The European Parliament will be calling on the European Commission to ensure that Malta respects European values, by opening a rule of law procedure against its smallest member state.
This could lead the Commission to request the Maltese government to address the situation within a stipulated timeframe or risk facing infringement proceedings.
If Malta fails to meet the Commission’s demands this could trigger Article 7 of the EU treaty, allowing the Commission to issue a formal warning if approved by four-fifths of the Member States in the Council of Ministers.
In a scathing verdict on the Maltese police, the motion also calls on the police commissioner to investigate Prime Minister Joseph Muscat’s most trusted men, Konrad Mizzi and Keith Schembri, both subject to FIAU reports on suspicions of money laundering.
The motion for a resolution – agreed upon by all the European Parliament’s political groups bar the Socialists and Democrats (of which the Maltese Labour Party is a member) – calls on the Commission to “establish a dialogue with the Maltese Government regarding the functioning of the rule of law in Malta and to ensure respect for European values.”
Similar proceedings were opened against Poland and Hungary in which the Commission requested the two Eastern European countries to implement laws in line with EU law.
The motion also calls on the Commission to keep the European Parliament fully informed of its assessment and reiterates the need for “a regular process of monitoring and dialogue involving all Member States in order to safeguard the EU’s fundamental values of democracy, fundamental rights and the rule of law.”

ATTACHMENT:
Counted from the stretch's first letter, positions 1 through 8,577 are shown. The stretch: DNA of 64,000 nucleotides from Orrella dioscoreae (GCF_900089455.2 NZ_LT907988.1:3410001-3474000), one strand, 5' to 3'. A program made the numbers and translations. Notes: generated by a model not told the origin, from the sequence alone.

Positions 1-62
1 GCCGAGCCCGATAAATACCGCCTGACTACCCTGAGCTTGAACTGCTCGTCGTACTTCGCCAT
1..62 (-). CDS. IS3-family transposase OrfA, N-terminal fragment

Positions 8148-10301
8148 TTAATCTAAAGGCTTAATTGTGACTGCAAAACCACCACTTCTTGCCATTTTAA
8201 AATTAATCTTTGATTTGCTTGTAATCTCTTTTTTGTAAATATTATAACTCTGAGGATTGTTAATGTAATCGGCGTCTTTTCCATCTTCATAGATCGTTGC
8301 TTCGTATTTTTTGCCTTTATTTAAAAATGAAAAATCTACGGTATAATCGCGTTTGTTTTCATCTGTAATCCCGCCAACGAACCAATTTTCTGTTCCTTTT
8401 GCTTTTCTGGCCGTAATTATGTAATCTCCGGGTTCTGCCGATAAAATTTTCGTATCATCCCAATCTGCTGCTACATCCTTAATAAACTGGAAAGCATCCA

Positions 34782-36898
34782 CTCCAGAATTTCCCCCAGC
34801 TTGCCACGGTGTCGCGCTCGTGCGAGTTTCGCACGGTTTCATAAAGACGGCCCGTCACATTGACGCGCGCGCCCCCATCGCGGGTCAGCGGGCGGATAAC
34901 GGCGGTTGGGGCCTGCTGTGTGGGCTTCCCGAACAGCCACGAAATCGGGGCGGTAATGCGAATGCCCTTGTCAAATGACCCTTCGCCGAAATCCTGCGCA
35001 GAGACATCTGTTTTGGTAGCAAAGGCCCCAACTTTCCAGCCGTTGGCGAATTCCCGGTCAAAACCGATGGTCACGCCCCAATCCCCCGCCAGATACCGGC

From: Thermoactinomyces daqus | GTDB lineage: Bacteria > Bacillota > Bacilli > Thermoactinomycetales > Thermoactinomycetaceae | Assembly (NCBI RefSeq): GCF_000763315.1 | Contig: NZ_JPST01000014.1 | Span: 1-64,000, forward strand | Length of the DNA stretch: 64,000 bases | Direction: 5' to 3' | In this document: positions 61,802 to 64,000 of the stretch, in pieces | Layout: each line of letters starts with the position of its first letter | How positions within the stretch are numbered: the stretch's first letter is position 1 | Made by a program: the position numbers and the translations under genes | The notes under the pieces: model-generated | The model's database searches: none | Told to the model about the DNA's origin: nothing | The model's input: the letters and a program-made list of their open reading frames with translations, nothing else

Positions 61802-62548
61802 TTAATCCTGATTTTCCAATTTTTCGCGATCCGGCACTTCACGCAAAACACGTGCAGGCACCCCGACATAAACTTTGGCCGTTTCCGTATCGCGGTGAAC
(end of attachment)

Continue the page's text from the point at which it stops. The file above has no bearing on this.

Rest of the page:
In a move prompted by the brutal assassination of journalist Daphne Caruana Galizia, the motion noted that the failure of the Maltese police to investigate serious allegations of corruption and the breach of anti-money laundering and banking supervision obligations “represents a threat to the rule of law in this Member State.”
In a damning verdict on the Police Commissioner Lawrence Cutajar’s inaction, the European Parliament “specifically regrets the fact that there has been no police investigation to date in Malta of the revelations regarding the Panama Papers and Politically Exposed Persons in the leaked FIAU reports.” It also notes that Minister Konrad Mizzi and the Prime Minister’s Chief of Staff Keith Schembri, who were both named in the FIAU reports, remain part of government.
While calling for an independent international investigation into the murder of Daphne Caruana Galizia, the motion also “regrets that developments in Malta in recent years have led to serious concerns about the rule of law, democracy and fundamental rights including freedom of the media and the independence of the police and judiciary.”
The Socialists proposed a counter resolution which stated that despite concerns on Caruana Galizia’s assassination, Malta’s institutions were trusted by the majority of people.